Halliburton (NYSE: HAL) will handle drilling fluid and waste management services, and logging-while-drilling services for the Uvat development, located 800 kilometers northeast of the city of Tyumen.

Halliburton is scheduled to begin the project later this year.



Halliburton's Energy Services Group has been awarded multimillion-dollar contracts for drilling, cementing, mud logging and cuttings injection services for a development project in Alaska.

Pioneer Natural Resources Co. of Dallas is hiring Houston-based Halliburton (NYSE: HAL) and its two divisions - Drilling, Evaluation and Digital Solutions, along with Fluid Systems - to do the work, enabling the operator to drill 39 horizontal wells on the man-made, gravel island constructed this past winter approximately 6 miles off the coast of Alaska's North Slope.

Halliburton's work on the project, scheduled to last approximately three years, will begin late this year when ice roads to the island will allow the company to begin staging its equipment, materials and services. Drilling operations will begin in the summer of 2007.

Web sites: www.halliburton.com and pxd.com


Congress rejects proposal to investigate Iraq's war profiteers

WASHINGTON, (HalliburtonWatch.org) -- A U.S. Senate committee approved a proposal last night from President Bush for an additional $80.5 billion to fund the war in Iraq. At the same time, it voted against a proposal from Sen. Byron Dorgan (D-ND) to investigate the numerous allegations of fraud and profiteering by military contactors in the war-ravaged nation.

The U.S. Senate Appropriations Committee approved the new spending package without significant debate. The full Senate is expected to approve it within a month.

At least ten military
audits have criticized Halliburton's Iraq spending. At one point, Pentagon auditors reported that 43 percent of the company's expenditures could not be verified by normal accounting procedures. Nevertheless, the Pentagon ignored the auditors' complaints and agreed to pay all the costs to Halliburton anyway. Moreover, the FBI is investigating complaints by a senior Pentagon official who said the Army illegally favors Halliburton's KBR subsidiary during the bidding process for Iraq contracts.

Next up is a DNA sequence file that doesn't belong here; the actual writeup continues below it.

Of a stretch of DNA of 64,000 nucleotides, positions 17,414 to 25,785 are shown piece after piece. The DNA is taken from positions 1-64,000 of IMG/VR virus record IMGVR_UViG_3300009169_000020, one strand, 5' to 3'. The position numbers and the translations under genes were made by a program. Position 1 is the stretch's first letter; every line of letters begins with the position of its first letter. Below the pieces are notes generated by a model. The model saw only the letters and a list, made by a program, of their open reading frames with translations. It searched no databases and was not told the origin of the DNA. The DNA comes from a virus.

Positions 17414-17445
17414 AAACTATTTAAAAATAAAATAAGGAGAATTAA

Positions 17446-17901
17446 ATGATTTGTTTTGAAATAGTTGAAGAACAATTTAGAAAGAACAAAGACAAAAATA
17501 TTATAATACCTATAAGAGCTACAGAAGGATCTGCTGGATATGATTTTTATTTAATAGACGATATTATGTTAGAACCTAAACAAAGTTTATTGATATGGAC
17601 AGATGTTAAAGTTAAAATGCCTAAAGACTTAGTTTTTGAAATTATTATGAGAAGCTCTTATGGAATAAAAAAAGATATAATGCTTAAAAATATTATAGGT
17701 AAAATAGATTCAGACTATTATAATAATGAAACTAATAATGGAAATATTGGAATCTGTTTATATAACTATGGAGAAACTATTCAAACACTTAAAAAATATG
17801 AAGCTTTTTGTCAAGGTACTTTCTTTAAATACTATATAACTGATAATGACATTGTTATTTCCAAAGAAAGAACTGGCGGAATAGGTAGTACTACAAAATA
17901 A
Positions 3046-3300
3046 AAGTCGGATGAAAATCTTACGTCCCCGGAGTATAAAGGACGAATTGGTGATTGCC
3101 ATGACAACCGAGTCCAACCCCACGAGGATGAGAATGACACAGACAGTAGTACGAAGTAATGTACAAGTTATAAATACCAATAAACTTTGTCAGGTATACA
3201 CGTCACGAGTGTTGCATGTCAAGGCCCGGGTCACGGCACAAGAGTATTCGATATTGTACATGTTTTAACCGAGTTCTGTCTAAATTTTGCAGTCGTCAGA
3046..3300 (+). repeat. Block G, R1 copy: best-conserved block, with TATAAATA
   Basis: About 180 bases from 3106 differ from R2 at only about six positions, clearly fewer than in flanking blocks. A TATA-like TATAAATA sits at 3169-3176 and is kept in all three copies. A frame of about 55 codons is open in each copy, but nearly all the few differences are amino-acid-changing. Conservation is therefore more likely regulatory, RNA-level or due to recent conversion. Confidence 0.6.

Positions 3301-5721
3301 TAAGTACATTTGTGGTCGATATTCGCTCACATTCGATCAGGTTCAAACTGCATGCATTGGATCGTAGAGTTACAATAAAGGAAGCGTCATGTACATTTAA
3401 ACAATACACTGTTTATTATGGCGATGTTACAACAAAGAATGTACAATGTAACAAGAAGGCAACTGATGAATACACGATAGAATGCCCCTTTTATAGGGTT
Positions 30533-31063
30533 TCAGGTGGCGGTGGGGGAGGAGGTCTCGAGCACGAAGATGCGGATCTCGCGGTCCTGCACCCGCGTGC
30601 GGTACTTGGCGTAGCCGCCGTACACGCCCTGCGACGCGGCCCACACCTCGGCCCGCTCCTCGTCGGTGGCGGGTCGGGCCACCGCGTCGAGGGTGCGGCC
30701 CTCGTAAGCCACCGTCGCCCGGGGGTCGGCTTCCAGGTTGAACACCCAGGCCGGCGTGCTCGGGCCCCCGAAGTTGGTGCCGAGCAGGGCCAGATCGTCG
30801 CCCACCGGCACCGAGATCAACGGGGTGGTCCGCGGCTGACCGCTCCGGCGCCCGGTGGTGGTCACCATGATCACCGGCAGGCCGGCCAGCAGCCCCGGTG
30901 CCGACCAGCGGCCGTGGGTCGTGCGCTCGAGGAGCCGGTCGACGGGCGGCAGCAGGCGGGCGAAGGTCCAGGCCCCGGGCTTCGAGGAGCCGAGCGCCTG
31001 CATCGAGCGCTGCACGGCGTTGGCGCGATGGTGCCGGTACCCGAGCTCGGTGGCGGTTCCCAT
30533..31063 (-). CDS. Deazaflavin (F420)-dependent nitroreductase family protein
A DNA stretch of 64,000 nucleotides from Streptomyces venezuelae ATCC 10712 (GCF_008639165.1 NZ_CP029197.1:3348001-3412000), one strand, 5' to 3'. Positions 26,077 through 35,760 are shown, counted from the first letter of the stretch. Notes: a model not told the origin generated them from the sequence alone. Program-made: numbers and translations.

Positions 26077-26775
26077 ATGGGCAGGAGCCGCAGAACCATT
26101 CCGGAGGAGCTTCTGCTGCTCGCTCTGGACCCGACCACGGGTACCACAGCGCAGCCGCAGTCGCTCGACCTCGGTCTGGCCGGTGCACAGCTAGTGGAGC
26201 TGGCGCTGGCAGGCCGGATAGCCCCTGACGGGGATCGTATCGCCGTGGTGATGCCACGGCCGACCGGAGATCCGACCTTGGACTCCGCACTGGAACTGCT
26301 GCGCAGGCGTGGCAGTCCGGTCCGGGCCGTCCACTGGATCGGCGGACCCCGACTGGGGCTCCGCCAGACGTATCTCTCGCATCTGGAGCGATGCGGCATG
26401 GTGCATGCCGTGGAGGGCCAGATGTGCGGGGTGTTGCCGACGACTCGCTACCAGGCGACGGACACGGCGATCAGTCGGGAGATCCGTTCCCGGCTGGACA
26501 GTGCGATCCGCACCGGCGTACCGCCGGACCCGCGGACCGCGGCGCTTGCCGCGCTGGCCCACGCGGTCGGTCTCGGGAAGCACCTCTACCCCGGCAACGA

The additional spending pushes military costs for Iraq and Afghanistan to more than $100 billion for the 2005 fiscal year. The money is the fourth supplemental request approved outside the regular budget for Iraq and Afghanistan and would bring total emergency spending approved since 2003 to about $280 billion,
Bloomberg News reported.

"I'm pleased to support the funding, but I'm increasingly concerned about how it is spent," Sen. Dorgan said. The amendment he offered, which was voted down, would have created an oversight committee modeled after the highly-regarded "Truman Committee," established during World War II to protect taxpayers from unscrupulous war profiteers and flawed contracting procedures that artificially inflate costs. According to the nonprofit Taxpayers for Common Sense, the
Truman Committee was launched with just $15,000, but may have saved in excess of $15 billion during the wars with Germany and Japan. The Truman Committee is often described as the most successful government investigation effort in U.S. history because of the billions of dollars it saved.

As of December 31, the Pentagon has spent $117 billion on Iraq since the March 2003 invasion, according to Bloomberg, or an average of $4.1 billion a month. About $42 billion has been spent on Afghanistan operations, with another $22 billion on U.S. military homeland security patrols since the Sept. 11 attacks.


Cheney's History of Employment at Halliburton

  • Vice President Dick Cheney was CEO of Halliburton from 1995-2000.
  • Halliburton's board of directors voted to give Cheney a $20 million retirement package when he resigned, in addition to providing him with a massive salary and a bonus for just eight months of work in 2000.